Re-inventing Apkujung, Seoul, South Korea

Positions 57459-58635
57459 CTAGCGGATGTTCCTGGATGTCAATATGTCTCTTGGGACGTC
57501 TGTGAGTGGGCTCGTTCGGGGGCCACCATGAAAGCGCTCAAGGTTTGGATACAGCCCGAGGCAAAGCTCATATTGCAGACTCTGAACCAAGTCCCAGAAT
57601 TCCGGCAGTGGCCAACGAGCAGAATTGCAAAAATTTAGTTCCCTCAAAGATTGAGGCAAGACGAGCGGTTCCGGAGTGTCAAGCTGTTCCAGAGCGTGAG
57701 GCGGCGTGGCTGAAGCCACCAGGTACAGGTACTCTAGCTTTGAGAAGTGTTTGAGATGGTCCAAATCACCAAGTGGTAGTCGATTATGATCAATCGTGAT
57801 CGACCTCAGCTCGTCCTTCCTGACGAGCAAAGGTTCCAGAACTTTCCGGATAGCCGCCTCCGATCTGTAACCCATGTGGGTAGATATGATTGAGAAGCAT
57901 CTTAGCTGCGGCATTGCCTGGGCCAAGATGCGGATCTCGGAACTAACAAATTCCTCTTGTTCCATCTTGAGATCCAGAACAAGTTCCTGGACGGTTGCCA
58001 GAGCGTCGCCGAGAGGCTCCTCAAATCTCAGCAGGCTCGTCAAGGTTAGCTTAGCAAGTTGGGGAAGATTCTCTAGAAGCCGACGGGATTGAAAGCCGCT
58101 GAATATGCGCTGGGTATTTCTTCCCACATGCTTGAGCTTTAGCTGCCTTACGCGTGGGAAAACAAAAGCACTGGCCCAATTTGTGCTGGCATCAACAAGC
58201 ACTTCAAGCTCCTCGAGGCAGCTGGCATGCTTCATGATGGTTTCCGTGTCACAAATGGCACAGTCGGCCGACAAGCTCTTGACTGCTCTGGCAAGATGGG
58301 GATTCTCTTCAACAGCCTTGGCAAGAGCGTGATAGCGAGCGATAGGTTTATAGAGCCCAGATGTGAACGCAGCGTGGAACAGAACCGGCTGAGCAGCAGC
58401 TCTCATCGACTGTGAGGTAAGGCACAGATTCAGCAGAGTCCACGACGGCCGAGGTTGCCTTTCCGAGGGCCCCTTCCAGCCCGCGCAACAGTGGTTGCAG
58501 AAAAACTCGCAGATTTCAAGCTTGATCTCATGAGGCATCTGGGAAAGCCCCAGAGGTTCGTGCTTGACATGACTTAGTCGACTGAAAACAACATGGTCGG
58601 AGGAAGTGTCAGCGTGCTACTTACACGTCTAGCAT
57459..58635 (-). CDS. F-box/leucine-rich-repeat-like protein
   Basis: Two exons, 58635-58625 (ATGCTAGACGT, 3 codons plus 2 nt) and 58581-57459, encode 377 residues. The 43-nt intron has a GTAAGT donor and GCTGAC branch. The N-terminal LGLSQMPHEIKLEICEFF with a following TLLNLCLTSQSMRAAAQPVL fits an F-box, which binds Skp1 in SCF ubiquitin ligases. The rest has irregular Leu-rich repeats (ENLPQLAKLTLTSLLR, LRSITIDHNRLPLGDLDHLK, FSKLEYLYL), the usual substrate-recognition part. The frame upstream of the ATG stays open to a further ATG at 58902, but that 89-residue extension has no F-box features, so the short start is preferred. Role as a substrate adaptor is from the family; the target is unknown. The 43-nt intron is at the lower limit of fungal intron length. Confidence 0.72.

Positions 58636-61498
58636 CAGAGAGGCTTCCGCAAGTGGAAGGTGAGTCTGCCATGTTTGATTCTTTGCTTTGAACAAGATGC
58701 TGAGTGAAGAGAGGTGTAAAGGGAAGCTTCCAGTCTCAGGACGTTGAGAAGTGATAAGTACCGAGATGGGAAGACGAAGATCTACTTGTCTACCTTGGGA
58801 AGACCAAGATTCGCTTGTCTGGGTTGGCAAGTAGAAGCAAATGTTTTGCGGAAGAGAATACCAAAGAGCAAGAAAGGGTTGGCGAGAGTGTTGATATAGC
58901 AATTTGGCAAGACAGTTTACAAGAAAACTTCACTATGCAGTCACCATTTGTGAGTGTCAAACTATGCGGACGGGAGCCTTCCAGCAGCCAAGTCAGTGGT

Introduction:The neighborhood of Apkujung displays a complex urban fabric interwoven with large residential buildings and commercial spaces. Situated in the affluent Kangnam District of Seoul, Apkujung is a stretch of land that borders the city\’s financial district and is easily accessible by public transportation from other areas of Seoul. A prime real estate sector, Apkujung lies 500 meters from the river\’s waterfront.Population density in Apkujung is among the city\’s highest, with the largest concentration of apartment complexes per square foot in the country. Its demographic makeup has not changed much in the past twenty years, with its residents being predominantly high-income families with school-age children or working professionals who grew up in the area. A deciding factor in the rising cost of housing and the suppressing of the turnover rate is Kangnam\’s prestigious school district. It is safe to say that Apkujung is the most sought after school district in the entire nation. There are five elementary, junior and senior high schools within its immediate vicinity. Apkujung is also one of Seoul\’s most popular shopping and entertainment areas, attracting the trendy and the fashionable. Apkujung caters to crowds of all ages, hosting upscale eateries and fast-food restaurants, attractive shops and luxury boutiques, cafes and bars. On any given night, its restaurants, cafes and shops are crowded with a mixture of non-residents and residents alike. In short, Apkujung embodies Korea\’s worship of wealth, youth and pop culture in modernity.Description of Problem:Fueled by the strength of the Korean economy in the early 1980s, Apkujung has been growing in astonishing proportions. However, poor initial planning and hasty development has put social and community development at a standstill. Although its residents are some of the wealthiest in the nation, they live in sub-standard and outdated mass-produced concrete housing complexes. This undesirable physical layout limits opportunities for interaction and discourages socialization among local residents. Apkujung residents also suffer from a severe lack of public space and recreational facilities (including centers for neighborhood youth) and from an onslaught of problems caused by too many automobiles and not enough parking spaces. The average number of automobiles owned by residents equals three per family creating parking shortages. The heavy influx of visitors only augments the severity of traffic problems and heightens the oppressiveness felt by both residents and visitors. Current Developmental Trends:After about twenty years of aggressive construction projects, the real estate and housing development sector has reached a cyclical turning point. Faced with market saturation, developers are now shifting their attention to the redevelopment of existing residential areas. In almost all cases, these redevelopment projects involve bigger and considerably taller apartment complexes. Customarily, individual owners (organized in a condominium-like fashion) will seek temporary relocation during construction time (with rents paid by financing banks) while a construction company will constitute the third – and all important – partner in the rebuilding process (sometimes, a number of blocks are sectored off to accommodate the temporary relocation of residents until the building completion date).Description of Site:The proposed project area is within a 20 acre pocket of residential and commercial space bounded by four distinct edges: the expressway to the north, the ramp from the Dong-Ho Bridge coming down to the east, the commercial strip of storefronts and a subway station to the south (including a major department store and an open parking lot), and other blocks of apartment complexes to the west. Project Objectives:The studio calls for an \”urban intervention\” within the framework of the